If you live in the Houston, Texas, area and are facing criminal felony charges, you need an intoxication manslaughter lawyer who will give you the best representation possible.
The experienced, trial-tested team of criminal defense attorneys at the Law Office of David A. Breston is exactly who you or your loved one need by your side. It is essential to preserve any critical evidence immediately to best defend your legal rights when we are discussing your case.
Here is what else you need to know about intoxication manslaughter in Houston and the best defense strategies for you and your future.
It is important to first understand the different intoxication charges in the legal system, which include intoxication manslaughter, vehicular manslaughter, and intoxication assault.
Read on for the more detailed differences:
Intoxication manslaughter, or DWI, according to the Texas Penal Code, is when an intoxicated driver (under the influence of drugs or alcohol at the time of the crash) causes the death of another person while driving a vehicle.
This charge is when someone is driving a motor vehicle while intoxicated and causes another person serious bodily injury on the road.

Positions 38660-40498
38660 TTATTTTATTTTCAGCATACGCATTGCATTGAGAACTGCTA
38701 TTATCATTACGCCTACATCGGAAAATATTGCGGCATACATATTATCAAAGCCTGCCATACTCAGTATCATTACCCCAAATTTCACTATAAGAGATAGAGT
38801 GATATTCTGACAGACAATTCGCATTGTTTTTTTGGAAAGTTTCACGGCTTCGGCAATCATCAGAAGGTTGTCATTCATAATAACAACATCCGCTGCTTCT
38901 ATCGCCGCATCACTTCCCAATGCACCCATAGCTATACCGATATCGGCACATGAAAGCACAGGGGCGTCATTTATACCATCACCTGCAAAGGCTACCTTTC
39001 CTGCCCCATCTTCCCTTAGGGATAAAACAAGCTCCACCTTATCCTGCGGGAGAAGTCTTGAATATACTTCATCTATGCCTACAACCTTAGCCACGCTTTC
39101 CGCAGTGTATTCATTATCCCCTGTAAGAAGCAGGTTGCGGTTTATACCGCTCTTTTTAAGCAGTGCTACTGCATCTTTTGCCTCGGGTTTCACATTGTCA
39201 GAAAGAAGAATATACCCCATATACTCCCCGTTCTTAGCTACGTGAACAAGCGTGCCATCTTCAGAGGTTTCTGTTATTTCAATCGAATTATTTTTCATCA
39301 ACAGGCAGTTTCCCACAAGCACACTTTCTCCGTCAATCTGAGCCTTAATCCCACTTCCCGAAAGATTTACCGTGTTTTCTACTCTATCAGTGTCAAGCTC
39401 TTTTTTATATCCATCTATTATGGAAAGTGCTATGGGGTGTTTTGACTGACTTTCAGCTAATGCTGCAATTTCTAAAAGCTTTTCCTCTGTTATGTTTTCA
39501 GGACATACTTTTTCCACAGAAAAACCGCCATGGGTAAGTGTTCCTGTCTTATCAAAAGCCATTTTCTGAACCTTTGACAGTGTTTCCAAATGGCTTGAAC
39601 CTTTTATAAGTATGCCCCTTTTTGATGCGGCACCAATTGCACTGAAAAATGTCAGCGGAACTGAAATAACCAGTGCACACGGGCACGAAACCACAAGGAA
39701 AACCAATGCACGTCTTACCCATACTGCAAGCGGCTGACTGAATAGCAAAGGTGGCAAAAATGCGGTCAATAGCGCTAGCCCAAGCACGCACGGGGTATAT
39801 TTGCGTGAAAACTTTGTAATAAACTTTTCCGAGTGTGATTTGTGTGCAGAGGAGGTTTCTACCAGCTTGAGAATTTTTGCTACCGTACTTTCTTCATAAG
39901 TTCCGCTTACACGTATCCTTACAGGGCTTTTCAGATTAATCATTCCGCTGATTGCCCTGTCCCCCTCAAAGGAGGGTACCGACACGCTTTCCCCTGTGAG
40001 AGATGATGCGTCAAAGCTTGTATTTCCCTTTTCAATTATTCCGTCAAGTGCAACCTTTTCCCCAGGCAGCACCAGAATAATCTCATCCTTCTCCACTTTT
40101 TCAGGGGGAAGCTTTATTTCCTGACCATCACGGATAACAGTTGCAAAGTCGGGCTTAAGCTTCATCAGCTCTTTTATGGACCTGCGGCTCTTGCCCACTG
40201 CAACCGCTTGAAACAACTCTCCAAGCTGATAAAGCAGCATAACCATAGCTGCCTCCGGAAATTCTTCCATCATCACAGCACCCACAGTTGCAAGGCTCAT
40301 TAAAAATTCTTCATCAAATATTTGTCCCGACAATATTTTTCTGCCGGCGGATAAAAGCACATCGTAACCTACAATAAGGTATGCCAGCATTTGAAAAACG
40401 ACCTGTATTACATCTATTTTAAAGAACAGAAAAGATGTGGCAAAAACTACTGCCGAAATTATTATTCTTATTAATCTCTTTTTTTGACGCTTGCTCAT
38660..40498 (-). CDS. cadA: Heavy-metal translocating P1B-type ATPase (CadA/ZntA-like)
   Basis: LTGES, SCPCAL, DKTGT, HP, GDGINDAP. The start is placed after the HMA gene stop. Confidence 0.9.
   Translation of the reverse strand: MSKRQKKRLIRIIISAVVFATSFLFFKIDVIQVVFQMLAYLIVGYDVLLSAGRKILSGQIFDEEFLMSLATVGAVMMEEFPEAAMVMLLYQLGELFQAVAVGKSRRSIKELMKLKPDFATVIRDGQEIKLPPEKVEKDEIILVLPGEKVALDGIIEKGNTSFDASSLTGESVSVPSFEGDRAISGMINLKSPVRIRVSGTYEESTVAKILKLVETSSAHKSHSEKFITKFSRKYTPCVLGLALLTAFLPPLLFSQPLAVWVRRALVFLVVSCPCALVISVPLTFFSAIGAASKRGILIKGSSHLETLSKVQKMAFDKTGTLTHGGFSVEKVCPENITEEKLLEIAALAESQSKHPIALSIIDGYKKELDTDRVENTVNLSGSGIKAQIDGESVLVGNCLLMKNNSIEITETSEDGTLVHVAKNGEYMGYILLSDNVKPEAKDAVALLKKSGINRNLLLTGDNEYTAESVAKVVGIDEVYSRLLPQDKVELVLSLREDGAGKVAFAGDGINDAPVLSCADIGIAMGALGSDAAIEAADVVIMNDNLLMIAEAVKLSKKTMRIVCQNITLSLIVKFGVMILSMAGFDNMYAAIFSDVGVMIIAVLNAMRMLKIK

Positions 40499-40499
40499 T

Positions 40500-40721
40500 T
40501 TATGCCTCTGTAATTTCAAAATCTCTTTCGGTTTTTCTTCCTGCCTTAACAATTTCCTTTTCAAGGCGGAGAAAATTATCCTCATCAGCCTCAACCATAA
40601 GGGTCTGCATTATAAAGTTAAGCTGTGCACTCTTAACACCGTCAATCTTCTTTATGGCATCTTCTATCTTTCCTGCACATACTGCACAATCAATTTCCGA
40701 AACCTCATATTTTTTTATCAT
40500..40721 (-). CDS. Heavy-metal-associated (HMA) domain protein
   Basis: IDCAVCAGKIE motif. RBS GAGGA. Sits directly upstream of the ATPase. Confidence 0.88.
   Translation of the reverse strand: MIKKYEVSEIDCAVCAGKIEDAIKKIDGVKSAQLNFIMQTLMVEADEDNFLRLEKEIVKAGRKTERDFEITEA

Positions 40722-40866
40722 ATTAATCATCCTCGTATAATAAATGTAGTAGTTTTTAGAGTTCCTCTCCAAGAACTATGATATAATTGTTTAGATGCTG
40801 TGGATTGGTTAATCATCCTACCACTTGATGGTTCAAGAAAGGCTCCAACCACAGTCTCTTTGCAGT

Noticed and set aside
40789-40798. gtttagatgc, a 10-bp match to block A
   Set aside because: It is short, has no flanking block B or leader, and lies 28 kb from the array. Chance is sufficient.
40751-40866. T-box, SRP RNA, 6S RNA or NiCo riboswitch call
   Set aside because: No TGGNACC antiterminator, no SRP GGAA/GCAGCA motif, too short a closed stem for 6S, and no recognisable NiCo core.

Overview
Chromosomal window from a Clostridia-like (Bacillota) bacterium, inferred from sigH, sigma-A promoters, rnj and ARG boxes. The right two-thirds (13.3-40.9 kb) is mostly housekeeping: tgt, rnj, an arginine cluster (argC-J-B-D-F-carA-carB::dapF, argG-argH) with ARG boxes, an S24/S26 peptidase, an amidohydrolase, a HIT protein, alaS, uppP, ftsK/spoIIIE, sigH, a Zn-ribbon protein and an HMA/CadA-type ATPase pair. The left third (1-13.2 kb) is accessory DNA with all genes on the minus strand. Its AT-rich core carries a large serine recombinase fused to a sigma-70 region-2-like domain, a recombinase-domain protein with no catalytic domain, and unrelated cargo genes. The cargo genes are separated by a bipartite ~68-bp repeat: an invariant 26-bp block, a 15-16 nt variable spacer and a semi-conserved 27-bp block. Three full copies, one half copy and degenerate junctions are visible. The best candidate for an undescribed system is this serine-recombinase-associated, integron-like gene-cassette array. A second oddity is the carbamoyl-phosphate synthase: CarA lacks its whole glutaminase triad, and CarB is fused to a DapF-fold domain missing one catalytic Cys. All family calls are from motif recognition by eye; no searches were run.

When a person causes the death of another person because of reckless or negligent driving, the charge is vehicular manslaughter. The driver, however, was not intoxicated at the time of the accident.
No matter the details of the case, the prosecutor must prove beyond a reasonable doubt that the defendant, innocent until proven guilty, caused death because of intoxicated driving and should be charged with intoxication manslaughter.
Three fundamental ways to counter the prosecutor’s argument are to:
An expert in criminal defense will disprove that there was intoxication at the time of the accident beyond a reasonable doubt. This can be done by sifting through the evidence of breath and blood tests and footage from field sobriety tests.
Your defense attorney can dive into why the cause is not because of intoxication, but actually from bad road conditions, the other driver’s actions, or a car defect. The attorney could also argue the accident happened because of self-defense or in a moment of passion or temporary insanity.
Police officers must abide by the Fourth Amendment that protects against unreasonable search and seizures and the Fifth Amendment that protects your Miranda Rights, or your right to remain silent.
If you or your loved one has been charged with intoxication manslaughter in the Houston area, contact and consult with one of our criminal defense attorneys at the Law Office of David A. Breston. We have successfully defended more than 4,000 clients, and we know we can do the same for you.
During the COVID-19 crisis, Law Office of David A. Breston is fully operational and we can help you by phone, video or in-person when needed! Call us at (713) 224-4040.